I am indebted to insufferable stinkers for a good deal of the understanding I possess. The people I dislike the most, usually have the most to teach me.
I enjoy nearly everyone I meet, but I have come across some corkers. I think this is because God has so much to teach me about myself and love. When I hit a learning plateau, the Almighty with a sly grin sends a new teacher into my life to help me over the hump.
I work in a profession where my job description is to love everyone, including my enemies. Such an expectation holds one’s nose to the grindstone, as the Holy Spirit sets out to polish and refine her servants in the friction of human relationships.
I am grateful that love is deepened in us in this way, because if I could have discounted the difficult, or avoided the boring I would be far more difficult and boring myself. So I give thanks for all the needy, self-centered, mean-spirited, self-pitying, abrasive, annoying, and crazy, scary people, whom Christ places before me to welcome and love.
Without these opportunities I never would have discovered how much I have in common with such lack luster, irritating souls. I would have felt no responsibility to change my impression of them or curiosity about the source of my aversion. I would have missed out on the wealth of gifts they bring to me in their outstretched arms and infuriating ways.
I think you know the sort of people I am talking about: the ones who enrage you, disgust you, upset you, or frighten you. Among these are people who are so easy to dislike, that you may take a perverse joy in dwelling on their shortcomings and talking with friends about just how awful they are.
Forbearance is a word seldom heard these days, except in its legal sense as an agreement to delay a mortgage foreclosure. As the word appears in the Greek scriptures, to forbear means to refrain from doing something and refers to patient endurance and self-control. Forbearance is the virtue of bearing with another’s sins and weaknesses. Forbearance is more than refraining from saying what is on the tip of your tongue, rolling your eyes, or wringing someone’s neck. Love enables us to bear with one another; and disciplined prayer and self-examination help us to love.
Sometimes my negative response to another may involve my unconscious projection of some unattractive attribute of myself, which I have not fully accepted. We tend to see our own flaws more clearly, when they show up in others. The offending party mirrors my own vexing habit. Or perhaps the negative feelings I carry for some other person in my life become attached to the person before me, who has some resemblance to my nemesis, and the unwitting soul must endure my unconscious dislike of him.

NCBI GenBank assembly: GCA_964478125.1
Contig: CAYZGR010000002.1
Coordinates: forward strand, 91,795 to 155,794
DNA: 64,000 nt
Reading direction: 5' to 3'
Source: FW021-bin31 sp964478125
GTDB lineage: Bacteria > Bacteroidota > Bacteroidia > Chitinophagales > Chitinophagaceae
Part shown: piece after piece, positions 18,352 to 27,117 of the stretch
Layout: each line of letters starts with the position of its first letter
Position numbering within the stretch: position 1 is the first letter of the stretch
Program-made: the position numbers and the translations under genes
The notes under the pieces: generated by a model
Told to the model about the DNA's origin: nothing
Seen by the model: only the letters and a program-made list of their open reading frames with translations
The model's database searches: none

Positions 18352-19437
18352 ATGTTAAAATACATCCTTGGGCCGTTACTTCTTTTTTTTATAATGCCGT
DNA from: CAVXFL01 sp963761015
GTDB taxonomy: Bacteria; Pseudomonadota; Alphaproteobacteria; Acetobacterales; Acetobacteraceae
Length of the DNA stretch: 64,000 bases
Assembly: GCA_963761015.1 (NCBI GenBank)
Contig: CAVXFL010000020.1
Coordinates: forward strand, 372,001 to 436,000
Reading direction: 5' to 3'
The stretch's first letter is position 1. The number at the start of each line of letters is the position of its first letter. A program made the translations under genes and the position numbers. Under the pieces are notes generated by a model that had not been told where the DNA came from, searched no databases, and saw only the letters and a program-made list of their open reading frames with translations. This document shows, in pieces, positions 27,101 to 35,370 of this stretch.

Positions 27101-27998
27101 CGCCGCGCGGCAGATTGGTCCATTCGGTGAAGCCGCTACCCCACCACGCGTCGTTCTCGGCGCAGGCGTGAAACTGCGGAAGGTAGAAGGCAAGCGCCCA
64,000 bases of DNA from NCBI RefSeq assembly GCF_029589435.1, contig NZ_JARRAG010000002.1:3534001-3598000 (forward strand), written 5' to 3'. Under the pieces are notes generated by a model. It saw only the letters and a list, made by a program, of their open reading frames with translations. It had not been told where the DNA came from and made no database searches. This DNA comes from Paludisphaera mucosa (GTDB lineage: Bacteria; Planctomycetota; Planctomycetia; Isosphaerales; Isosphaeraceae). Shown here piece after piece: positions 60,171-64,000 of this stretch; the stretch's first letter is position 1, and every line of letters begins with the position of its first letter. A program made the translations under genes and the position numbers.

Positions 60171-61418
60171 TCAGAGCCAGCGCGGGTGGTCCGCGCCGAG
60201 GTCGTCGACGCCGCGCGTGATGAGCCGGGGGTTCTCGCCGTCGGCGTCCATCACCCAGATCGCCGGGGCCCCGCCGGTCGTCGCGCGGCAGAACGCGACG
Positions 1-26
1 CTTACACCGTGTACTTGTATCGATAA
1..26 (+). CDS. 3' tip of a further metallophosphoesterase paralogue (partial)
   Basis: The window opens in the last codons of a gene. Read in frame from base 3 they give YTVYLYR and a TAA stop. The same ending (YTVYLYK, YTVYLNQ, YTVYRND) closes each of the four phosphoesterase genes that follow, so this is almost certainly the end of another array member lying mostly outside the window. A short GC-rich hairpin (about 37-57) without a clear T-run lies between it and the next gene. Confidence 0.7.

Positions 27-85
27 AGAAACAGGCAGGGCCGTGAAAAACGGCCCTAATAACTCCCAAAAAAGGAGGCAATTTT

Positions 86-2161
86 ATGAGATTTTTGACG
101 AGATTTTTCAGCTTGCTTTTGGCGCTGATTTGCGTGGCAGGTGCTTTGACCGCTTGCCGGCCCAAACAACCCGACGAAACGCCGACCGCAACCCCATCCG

Or maybe – I just do not know the whole story.
He stopped me at the end of the meeting. He was the kind of person who, if you were in a hurry, you might duck down a hallway to avoid one of his tedious monologues. The man took forever to get to the point and gave you a whole lot of details that didn’t seem all that important and led to long, winding digressions.
As I listened, I felt the impatience and irritation rising up in me. Yet, because I was called to love and accept him, I took a breath, prayed and listened. I watched my internal irritation, wondering what it might have to tell me about the man and about myself.
I began to see that what I was feeling was instructive and likely how others felt listening to him. How hard that must be for him. What was going on here? Why was it so hard for him to be clear and concise?
I sensed in myself anxiety. Was he anxious too? Yes, I could see that now. He was anxious to be heard, fearful of being dismissed, of being devalued, or ignored. I recognized that needy feeling to be approved and valued in myself.
Who had made him feel this way? Where did it come from in me? That was when, in a flash, I glimpsed his suffering and all I wanted to do was give this man my total attention and acceptance. I realized that it didn’t really matter what he was saying as much as receiving someone’s caring attention. There might be a time later to explore the roots of his digressions. For now I wanted him to know how it felt to be heard without worrying the person you were talking to was eager to walk away.
Compassion rearranged my calendar, and I had all the time in the world to listen.
Rudy Rasmus is the pastor of Houston’s, St. John’s Downtown, a church with one of the most culturally diverse memberships in the country. Speaking to the United Methodist Kansas East Conference in 2010, Rudy said, “The kingdom is big enough for all the people you are afraid of, or think are wrong, or that you can’t love.”
Of the 9000 members at St. John’s 3000 are or were formerly homeless. Part of Rasmus’ success is due to his ability to help his members learn to move past judgment to compassion. In his address last year he asked his audience to practice compassion. His exercise went like this:
With attention on the person [you are judging] say to yourself:
Just like me this person has known sadness, loneliness, and despair in his or her life.
Just like me this person is trying to avoid suffering in his or her life.
Just like me this person is learning about life.